Still the evangelists of the New Dawn cling to their story. Only now they want more time for it to unfold. It used to be "wait until he’s president", now it’s "wait until the elections". But the idea that 2019 will empower Ramaphosa to bring about reform is false. He is the ANC, and the ANC is him.

Every resolution that was passed at the ANC congress happened under his leadership. Land expropriation, nationalising the Reserve Bank, nationalising healthcare through National Health Insurance, state control of the media through the media ombudsman – this is the ANC’s grand plan. None of this will be changed by a successful election. It will only embolden the ANC.

The biggest mistake desperate South Africans can make is to think that a vote for the ANC is a vote for Ramaphosa. Because it’s the other way round. A vote for Ramaphosa is a vote for the ANC and its disastrous job-killing policies.

The fundamental insight the political commentariat misses is that our country’s present malaise is not just a result of a Zuma aberration. It is the inevitable consequence and the only possible manifestation of what the ANC is: the obsession with power and control, the addiction to the crack cocaine of state resources, the aversion to accountability.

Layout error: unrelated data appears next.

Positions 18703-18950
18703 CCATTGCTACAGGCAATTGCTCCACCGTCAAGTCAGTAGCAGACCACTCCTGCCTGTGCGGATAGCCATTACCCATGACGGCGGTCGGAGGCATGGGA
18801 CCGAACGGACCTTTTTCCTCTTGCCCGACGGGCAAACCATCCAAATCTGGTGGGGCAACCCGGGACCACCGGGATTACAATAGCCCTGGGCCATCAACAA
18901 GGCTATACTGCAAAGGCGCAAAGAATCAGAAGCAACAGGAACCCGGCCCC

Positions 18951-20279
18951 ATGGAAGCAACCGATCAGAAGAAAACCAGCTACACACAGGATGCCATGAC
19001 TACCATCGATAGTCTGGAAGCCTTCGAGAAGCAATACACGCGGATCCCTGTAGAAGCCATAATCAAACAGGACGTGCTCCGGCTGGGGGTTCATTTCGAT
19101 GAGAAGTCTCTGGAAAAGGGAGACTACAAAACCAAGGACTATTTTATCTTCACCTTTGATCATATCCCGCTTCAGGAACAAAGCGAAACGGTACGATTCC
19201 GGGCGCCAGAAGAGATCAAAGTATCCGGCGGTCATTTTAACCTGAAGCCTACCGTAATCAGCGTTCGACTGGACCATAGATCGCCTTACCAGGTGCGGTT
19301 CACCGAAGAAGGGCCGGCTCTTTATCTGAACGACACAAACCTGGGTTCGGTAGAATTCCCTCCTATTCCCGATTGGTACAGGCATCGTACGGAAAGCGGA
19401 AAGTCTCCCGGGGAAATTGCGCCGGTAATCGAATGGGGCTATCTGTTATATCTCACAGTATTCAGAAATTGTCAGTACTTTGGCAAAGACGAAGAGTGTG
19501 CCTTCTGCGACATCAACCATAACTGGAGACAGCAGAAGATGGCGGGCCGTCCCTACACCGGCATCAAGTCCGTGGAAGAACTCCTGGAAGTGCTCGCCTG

But still our commentators battle to imagine an SA beyond the ANC. The reality is that liberation will only come when we enter a postliberation politics era. When we can admit that policies of redistribution are not enough to combat poverty, and that it will take sustained and inclusive economic growth to achieve this. Yes, growth alone will not solve all our problems, but without it we won’t solve any of them.

The truth is that we do not need to change the constitution, we need to change our government. As uncomfortable as this makes commentators, it is inescapable. We will not build a prosperous future so long as the ANC is in government. That is why the DA stands alone in offering the potential of an alternative government, underpinned by an entirely different approach to governance.

We are a growing party trying to build a strong centre in a diverse and fractured country. Where we govern, money isn’t stolen, jobs are created and we remain the only party that can honestly say it governs for all South Africans – a fact borne out in our party lists and in our governments.

What now needs to happen is for the ANC to split along its natural fault-line. Labour must stand on its own so that it can put forward its own policies to voters. We can’t have unions marching against unemployment, and at the same time voting at ANC conferences for policies that protect the employed at the expense of the unemployed. We can’t have unions taking to the streets to protest VAT and fuel increases when they are part of the government introducing these increases.

Once they split, we will work with those who believe real redress is possible without amending the constitution. We will work with those who believe in privatising certain SOEs, starting with SAA and Eskom. We will also work closely with the private sector, because it is private companies that have kept SA going in spite of this failing ANC government. We must enhance these and let the state provide a safety net for the poor.

But for any of this to happen South Africans must first realise that there is an alternative future in which the ANC does not govern in perpetuity. That is the real new dawn towards which we are working passionately and tirelessly.

Maimane is DA leader.